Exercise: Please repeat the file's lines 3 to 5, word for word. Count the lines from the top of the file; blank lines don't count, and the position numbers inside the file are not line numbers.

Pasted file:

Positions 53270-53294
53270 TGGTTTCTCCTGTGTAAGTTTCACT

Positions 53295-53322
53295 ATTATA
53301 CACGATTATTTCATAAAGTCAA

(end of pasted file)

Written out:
Positions 53295-53322
53295 ATTATA
53301 CACGATTATTTCATAAAGTCAA